Transport bosses may need to speed up their work designing the proposed high speed rail route between Leeds and Manchester after Boris Johnson used his first domestic policy speech as Prime Minister to back the project.
Officials at Transport for the North are working on six options for the route connecting the two biggest cities in northern England as part of the £39bn Northern Powerhouse Rail project and were aiming to narrow them down to one by the beginning of next year.
But after Mr Johnson said in a speech in Manchester this weekend that he had "tasked officials to accelerate their work on these plans so that we are ready to do a deal in the autumn", the deadline may need to move forward.
TfN's chairman John Cridland told a meeting of the strategic transport authority's board in Leeds, said: "We may need to speed that work up in order to be ready to get the investment capital if there is immediate follow-up from this announcement."
Northern political leaders have warned that a commitment was needed for the entire Northern Powerhouse Rail network connecting Liverpool and Hull with Newcastle, Sheffield, Manchester and Leeds.
Mr Cridland, a former Director-General of the Confederation of British Industry, said it was vital for TfN to push for the 'full monty' ambition of coast-to-coast coverage. He added: "If there is an opportunity like this, we do need to look at what we are doing to seize the opportunity while the political window is open."
TfN chief executive Barry White told northern leaders that he met with Mr Johnson in Manchester and was asked what needed to be done for a deal to be completed by autumn. He suggested that rather than a Hybrid Bill process like that used for HS2 a quicker development consent order could be used.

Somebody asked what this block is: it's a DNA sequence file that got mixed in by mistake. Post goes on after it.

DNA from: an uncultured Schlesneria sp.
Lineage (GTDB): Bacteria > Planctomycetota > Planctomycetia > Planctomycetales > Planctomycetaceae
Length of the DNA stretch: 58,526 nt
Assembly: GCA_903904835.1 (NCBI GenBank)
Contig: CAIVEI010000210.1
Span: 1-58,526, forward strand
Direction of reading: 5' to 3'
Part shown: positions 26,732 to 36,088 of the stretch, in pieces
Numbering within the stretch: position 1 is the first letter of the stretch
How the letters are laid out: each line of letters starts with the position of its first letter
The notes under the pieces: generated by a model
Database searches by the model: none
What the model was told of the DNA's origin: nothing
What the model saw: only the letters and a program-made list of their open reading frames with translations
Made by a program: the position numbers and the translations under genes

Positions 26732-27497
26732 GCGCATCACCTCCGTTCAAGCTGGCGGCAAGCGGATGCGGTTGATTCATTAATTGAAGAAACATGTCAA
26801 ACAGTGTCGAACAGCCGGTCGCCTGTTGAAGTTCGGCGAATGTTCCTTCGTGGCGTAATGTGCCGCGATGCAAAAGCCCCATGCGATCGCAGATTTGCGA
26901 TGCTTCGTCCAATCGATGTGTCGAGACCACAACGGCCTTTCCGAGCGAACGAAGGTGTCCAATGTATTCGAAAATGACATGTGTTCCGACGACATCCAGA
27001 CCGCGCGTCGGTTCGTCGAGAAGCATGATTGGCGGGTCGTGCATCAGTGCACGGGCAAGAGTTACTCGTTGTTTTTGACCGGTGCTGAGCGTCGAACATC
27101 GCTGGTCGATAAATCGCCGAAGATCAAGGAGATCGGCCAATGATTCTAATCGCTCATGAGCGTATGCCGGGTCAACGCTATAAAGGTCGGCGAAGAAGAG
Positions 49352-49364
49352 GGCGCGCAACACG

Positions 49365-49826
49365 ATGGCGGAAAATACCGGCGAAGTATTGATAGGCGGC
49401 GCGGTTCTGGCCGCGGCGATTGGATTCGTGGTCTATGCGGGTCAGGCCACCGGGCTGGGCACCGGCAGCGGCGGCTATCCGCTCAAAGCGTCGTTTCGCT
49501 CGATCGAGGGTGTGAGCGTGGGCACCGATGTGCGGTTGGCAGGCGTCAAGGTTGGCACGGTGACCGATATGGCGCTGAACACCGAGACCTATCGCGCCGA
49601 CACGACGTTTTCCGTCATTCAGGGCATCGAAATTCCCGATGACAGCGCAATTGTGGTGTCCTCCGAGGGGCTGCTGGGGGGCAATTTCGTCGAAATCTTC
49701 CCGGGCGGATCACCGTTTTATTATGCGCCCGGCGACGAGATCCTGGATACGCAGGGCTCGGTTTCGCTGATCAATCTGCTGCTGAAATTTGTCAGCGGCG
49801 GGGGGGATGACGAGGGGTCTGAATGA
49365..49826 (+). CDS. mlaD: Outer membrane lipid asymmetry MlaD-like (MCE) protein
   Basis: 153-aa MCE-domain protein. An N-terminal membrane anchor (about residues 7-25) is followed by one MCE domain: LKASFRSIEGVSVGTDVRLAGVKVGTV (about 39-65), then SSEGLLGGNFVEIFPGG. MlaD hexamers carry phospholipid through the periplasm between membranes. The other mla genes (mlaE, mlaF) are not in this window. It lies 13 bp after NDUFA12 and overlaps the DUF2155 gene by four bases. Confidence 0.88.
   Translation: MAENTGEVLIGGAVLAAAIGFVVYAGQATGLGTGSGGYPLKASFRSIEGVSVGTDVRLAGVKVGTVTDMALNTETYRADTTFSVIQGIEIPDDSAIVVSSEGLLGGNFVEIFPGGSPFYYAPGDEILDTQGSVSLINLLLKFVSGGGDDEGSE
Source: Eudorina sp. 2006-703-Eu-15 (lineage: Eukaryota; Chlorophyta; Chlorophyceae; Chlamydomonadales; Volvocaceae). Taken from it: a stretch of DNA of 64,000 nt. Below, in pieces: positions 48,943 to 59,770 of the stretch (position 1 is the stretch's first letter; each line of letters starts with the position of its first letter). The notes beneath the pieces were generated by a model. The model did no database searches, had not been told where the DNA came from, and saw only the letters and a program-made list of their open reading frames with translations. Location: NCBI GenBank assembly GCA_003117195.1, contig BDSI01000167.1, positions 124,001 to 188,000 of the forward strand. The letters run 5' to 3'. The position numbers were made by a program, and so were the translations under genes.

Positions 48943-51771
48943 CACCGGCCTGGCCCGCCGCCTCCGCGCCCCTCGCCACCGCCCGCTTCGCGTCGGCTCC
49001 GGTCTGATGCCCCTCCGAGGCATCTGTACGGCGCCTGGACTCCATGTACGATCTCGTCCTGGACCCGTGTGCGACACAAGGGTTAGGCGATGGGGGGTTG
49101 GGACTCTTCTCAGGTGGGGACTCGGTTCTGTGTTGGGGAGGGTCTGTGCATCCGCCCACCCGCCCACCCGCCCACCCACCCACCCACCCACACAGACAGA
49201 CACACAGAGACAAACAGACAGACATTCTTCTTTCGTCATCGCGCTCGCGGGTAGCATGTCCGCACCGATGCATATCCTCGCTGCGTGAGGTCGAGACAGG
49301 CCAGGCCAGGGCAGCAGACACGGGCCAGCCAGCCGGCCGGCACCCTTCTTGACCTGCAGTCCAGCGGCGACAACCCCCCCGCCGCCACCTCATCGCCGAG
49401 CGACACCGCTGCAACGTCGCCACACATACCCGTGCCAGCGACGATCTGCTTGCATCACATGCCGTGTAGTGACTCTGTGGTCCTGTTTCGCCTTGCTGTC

Labour politicians at the board meeting said Mr Johnson's pledge needed to just the start of investment in the North.
Liverpool metro mayor Steve Rotheram said he was "disappointed" by the announcement, adding: "I believe tactically this was picking us off, we need to be very careful it doesn't become piecemeal.
"The whole idea and ethos of us working together is because we believe that connectivity between East and West is the important goal. Just promising small pieces of it doesn't do what we set out strategically to do as a board."
Darren Hale, deputy leader of Hull council, said: "As we are out one coastal fringe I completely concur, we wouldn't want this to become a replacement for NPR, it could be the potential for an early win and then it stops there.
"But any investment in rail in the North, if it comes to fruition, can only be a good thing as long as that is the start of the journey not the end."
Greater Manchester metro mayor Andy Burnham said: "It is a change of tone and emphasis that we have not had in the last couple of years. That is a positive thing. When there is a renewed sense of focus on the North, this is not a time to lower our ambitions for the North of England, it is time to do the opposite.
"Some of the things we are about to discuss at this meeting are the only time we will be ever do these things, and they will set conditions for growth in the North for the rest of this century.
"We must not lower our ambitions, both in the geographical spread of what we are asking for and the quality of what we are asking for at the heart of our cities."
But Tory Ben Houchen, mayor of the Tees Valley, said: "Having spoken to the Prime Minister about his ambitions for Northern Powerhouse Rail, the plans are much more expansive than just Manchester to Leeds.
"I think the reason for the early announcement, and this should be put on record, is the hard work even in the first few days that [Richmond MP and new Chief Secretary to the Treasury] Rishi Sunak has had on trying to drive this forward.
"He has been huge supporter of Transport for the North trying to upgrade rail travel and the influence he has had on the PM in the first few days to make that announcement.
"This is not something that can be looked at in isolation, the Manchester to Leeds part of NPR was the most difficult and complex to achieve, the easiest part will be the East Coast.
"Signalling that they want to tackle the most complex bit would suggest there is plenty to go at and the rest of it needs to happen but the signals are there that it isn't just Manchester down to Leeds, there is a will and a want to complete Northern Powerhouse Rail."